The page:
I work with a lot of fashion companies (some premium labels) and they don't see eBay or Amazon as part of their strategy because it's not 'on brand'. They rely of retail distribution or being aggressive with social marketing to try to get the word out. I also work closely with them to maximise the relationships with their existing customers by understanding them and engaging with them on a more personal basis. This certainly improves customer loyalty.

    Whilst Amazon and eBay are not necessarily the place for premium brands, you can't argue with the sheer volume of visitor traffic and the number of sales you get. It obviously comes down to the strategy of each individual business. However, protecting your brand is one thing but, if you don't have the budget to market and PR your brand, you may struggle to get anywhere. It's a bit of a trade off.

    Saying that, I have seen some premium brands use the platforms to sell a lower price product (more entry level) which has been manufactured specifically for that purpose. This helps them to reach the huge audience, drive volume at good margin but still enables them to maintain their premium positioning for their core range.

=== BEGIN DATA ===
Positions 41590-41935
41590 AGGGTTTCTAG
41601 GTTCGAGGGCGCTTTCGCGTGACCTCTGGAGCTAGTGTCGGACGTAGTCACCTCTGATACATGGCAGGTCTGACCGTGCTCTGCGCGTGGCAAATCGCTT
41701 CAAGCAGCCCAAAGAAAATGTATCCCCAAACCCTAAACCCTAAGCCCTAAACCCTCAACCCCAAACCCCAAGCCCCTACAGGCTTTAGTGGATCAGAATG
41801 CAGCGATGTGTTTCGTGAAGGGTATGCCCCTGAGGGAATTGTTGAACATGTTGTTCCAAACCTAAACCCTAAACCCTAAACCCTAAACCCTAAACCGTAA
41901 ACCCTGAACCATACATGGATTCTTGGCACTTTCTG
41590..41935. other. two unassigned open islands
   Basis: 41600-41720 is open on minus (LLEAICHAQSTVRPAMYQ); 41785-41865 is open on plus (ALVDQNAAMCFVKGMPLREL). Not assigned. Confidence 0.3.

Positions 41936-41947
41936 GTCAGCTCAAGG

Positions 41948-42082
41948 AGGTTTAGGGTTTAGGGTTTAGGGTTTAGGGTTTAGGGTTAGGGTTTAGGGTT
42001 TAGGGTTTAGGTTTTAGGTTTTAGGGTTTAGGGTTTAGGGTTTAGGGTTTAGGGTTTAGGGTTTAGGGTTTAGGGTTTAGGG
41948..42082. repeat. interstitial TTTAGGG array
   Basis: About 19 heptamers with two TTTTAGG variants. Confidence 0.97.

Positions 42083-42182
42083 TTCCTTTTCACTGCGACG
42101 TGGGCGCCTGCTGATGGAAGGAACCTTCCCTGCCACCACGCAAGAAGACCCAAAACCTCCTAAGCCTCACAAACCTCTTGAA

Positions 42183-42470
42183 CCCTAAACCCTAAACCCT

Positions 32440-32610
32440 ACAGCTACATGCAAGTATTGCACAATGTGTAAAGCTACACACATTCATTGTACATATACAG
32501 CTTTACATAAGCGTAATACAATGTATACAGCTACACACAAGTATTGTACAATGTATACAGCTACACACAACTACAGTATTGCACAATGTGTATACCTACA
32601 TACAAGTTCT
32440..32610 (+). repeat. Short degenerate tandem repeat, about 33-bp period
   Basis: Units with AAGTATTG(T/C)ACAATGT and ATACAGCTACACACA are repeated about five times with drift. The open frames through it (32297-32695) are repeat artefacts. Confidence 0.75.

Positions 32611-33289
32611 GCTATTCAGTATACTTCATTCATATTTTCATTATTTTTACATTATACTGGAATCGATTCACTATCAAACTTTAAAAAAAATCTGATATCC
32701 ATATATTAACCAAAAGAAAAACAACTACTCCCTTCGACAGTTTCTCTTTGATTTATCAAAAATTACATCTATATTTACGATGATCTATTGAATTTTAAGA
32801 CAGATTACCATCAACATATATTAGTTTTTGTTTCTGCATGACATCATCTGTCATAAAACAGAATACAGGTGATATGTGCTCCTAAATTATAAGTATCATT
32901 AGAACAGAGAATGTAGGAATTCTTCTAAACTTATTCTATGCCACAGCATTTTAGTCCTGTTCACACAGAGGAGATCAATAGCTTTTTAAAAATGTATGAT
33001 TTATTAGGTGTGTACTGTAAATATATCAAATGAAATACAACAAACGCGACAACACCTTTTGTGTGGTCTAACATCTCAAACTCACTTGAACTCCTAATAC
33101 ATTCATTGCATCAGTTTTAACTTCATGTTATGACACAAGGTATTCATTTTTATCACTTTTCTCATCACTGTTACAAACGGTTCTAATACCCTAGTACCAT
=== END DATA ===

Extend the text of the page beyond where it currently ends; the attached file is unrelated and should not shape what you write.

Posted: Jul 10, 2015 By: Matt Thorpe Member since: Apr 13, 2015
  5. Groggy

    Groggy UKBF Newcomer Free Member

    14 2
    We would love to go multi-channel, but simply can't afford the fees applied at our current margins!
    Posted: Jul 10, 2015 By: Groggy Member since: Jun 26, 2015
  6. Abe Choi

    Abe Choi UKBF Contributor Free Member

    64 9
    I think that many merchants would give multichannel selling a go. However, given there isn't any software that really makes it painless to do all things that are required operationally (listing, inventory, shipping, forecasting, customer service, etc). The investment of time is too great for the marginal returns. Your problems become exponential as you increase channels as oppose to staying moderately linear in a single one.

    I know that I'm leaving money on the table but I also know that it would cost me more upfront and ongoing to continue certain channels. The only way I would test / use other channels would be leverage software that does all the "gluing" for me. I think we're still in relatively early days of ecommerce and selling multichannel will become more efficient for all. We're just not there yet.
    Posted: Jul 10, 2015 By: Abe Choi Member since: Jul 7, 2015
  7. bharris